Jun Bum Sun and the Yangbans‘ album debut was one of the most overlooked releases of 2014. A great album full of strong songs, but with Jun Bum Sun himself off to England soon after the release there wasn’t much time to build much of an audience by playing shows around Hongdae as bands usually do. That has changed since, and it’s been a pleasure to see more and more of my friends turning into fans. Jun Bum Sun and the Yangbans will release second album 혁명가 (Revolution Songs) next Tuesday, April 21st, so I reached out to Jun Bum Sun to follow up on our first album interview.
Since you returned from Oxford and started playing shows around Hongdae it seems the band’s profile has gotten quite a boost. What do you think are the strongest selling points/most appealing features of Jun Bum Sun and the Yangbans?
I think our new songs are quite fun to watch live. I started wearing Korean clothes, straw shoes, and banging drums. When LOVE SONGS came out, people wondered “Why do these guys call themselves the Yangbans”? That was fair, given the fact that most of the songs had been written before I met the Yangbans. There was nothing much “Korean” or “Yangban-like” in them.
But when I was writing the materials for the second album in the UK, I started thinking more about how they would sound live, how the crowd might react to them, and so on. I also gave more room for the Yangbans so that they could contribute more to their own parts. So the overall result was that we began to sound more like an actual rock ’n’ roll band. And to look more like Yangbans.
How would you describe your new album? How does it compare to 사랑가 (Love Songs)?
Revolution Songs are supposed to be revolutionary. Not that the album conveys any political message. It is revolutionary insofar as it is about the revolutionary experiences that I had while I was in the UK. I had perhaps the best nine months of my life there. I spent the morning rowing, the day reading about the American and French Revolutions, and the night at pubs.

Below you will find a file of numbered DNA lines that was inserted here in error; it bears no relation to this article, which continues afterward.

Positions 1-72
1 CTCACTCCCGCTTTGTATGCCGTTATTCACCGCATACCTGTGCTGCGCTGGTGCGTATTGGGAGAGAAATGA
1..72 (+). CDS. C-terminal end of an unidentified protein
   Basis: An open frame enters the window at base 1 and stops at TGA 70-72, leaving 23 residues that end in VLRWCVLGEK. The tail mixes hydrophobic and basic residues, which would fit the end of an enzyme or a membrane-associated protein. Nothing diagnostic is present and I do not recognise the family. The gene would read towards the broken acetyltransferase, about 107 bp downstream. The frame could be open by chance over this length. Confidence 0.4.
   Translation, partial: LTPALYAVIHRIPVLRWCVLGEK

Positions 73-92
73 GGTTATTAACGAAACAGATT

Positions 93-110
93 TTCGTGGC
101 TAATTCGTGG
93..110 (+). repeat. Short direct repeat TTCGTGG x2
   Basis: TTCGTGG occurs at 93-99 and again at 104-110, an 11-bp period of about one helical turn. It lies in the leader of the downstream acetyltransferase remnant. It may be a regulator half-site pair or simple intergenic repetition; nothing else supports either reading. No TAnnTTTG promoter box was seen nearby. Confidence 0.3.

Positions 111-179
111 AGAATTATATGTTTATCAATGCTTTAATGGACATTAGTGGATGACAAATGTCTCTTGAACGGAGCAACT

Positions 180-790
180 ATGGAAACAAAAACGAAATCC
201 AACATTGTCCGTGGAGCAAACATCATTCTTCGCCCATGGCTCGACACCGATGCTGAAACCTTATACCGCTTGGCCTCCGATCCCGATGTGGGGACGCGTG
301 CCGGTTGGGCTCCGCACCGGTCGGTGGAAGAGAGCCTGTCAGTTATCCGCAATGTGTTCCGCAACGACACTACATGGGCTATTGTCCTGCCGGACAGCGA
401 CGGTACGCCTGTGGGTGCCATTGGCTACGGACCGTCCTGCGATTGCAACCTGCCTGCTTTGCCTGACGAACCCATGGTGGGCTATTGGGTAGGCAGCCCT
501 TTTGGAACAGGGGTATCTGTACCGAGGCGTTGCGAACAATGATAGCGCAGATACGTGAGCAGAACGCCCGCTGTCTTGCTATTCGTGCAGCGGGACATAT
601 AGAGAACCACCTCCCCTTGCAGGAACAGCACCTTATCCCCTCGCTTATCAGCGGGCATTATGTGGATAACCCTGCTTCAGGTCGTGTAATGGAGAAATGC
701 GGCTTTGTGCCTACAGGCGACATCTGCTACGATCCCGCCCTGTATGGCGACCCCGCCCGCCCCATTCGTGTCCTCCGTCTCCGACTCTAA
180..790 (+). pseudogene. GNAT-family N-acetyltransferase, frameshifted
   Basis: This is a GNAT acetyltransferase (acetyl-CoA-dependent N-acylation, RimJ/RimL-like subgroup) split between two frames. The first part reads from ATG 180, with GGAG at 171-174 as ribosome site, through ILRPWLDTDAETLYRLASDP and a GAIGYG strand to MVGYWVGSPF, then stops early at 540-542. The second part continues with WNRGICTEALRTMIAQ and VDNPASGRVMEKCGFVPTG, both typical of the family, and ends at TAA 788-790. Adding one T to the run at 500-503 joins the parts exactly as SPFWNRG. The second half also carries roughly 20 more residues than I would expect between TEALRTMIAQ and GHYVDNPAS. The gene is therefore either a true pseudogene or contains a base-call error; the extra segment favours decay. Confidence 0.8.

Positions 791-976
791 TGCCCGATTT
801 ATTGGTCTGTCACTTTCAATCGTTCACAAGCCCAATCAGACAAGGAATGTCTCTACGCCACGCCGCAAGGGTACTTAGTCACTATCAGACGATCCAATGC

Revolution Song are also about love. But if Love Songs are nostalgia, innocence, longing, Revolution Songs are desire, lust, loss. So the lyrics are not as pretty, and the sound far heavier. I picked up my Les Paul again.
With the album successfully crowdfunded and almost released, what are your remaining goals for this year?
I want to sell my album! The showcase is on May 7th. Danpyunsun and the Sailors and Pavlov will be joining us. And then I want to play loads of gigs, and most likely go on a national tour. I was talking to National Pigeon Unity earlier about perhaps doing a joint-tour. We might also go on a US tour. A friend of mine in San Francisco is coming up with plans to make it possible.
I became tired of making full-length albums. It is satisfying, artistically, but demands too much work. I am thinking of dropping several digital singles later this year.
Can you share anything about your next album, 방랑가, already now?
I only have a very vague idea of how it would sound. I want it to sound trippy. Lyrically, it’s gonna be more folkish. I’ve been listening to Thin Lizzy – Whiskey in the Jar. I would like to make something similar, but Korean.
I’m very much looking forward to getting Revolution Songs in my hands–based on what little I have heard through various live performances it seems to be another great album, albeit rather different in style from the first. Revolution Songs is the second album in Jun Bum Sun’s Yangban rock triology: 사랑가-혁명가-방랑가.
In addition to the first album interview, check out IROK’s Jun Bum Sun and the Yangbans idol profiles to learn essential facts about all the members.
They are seriously underrated. When I heard Joan of Arc on Spotify, I was obsessed.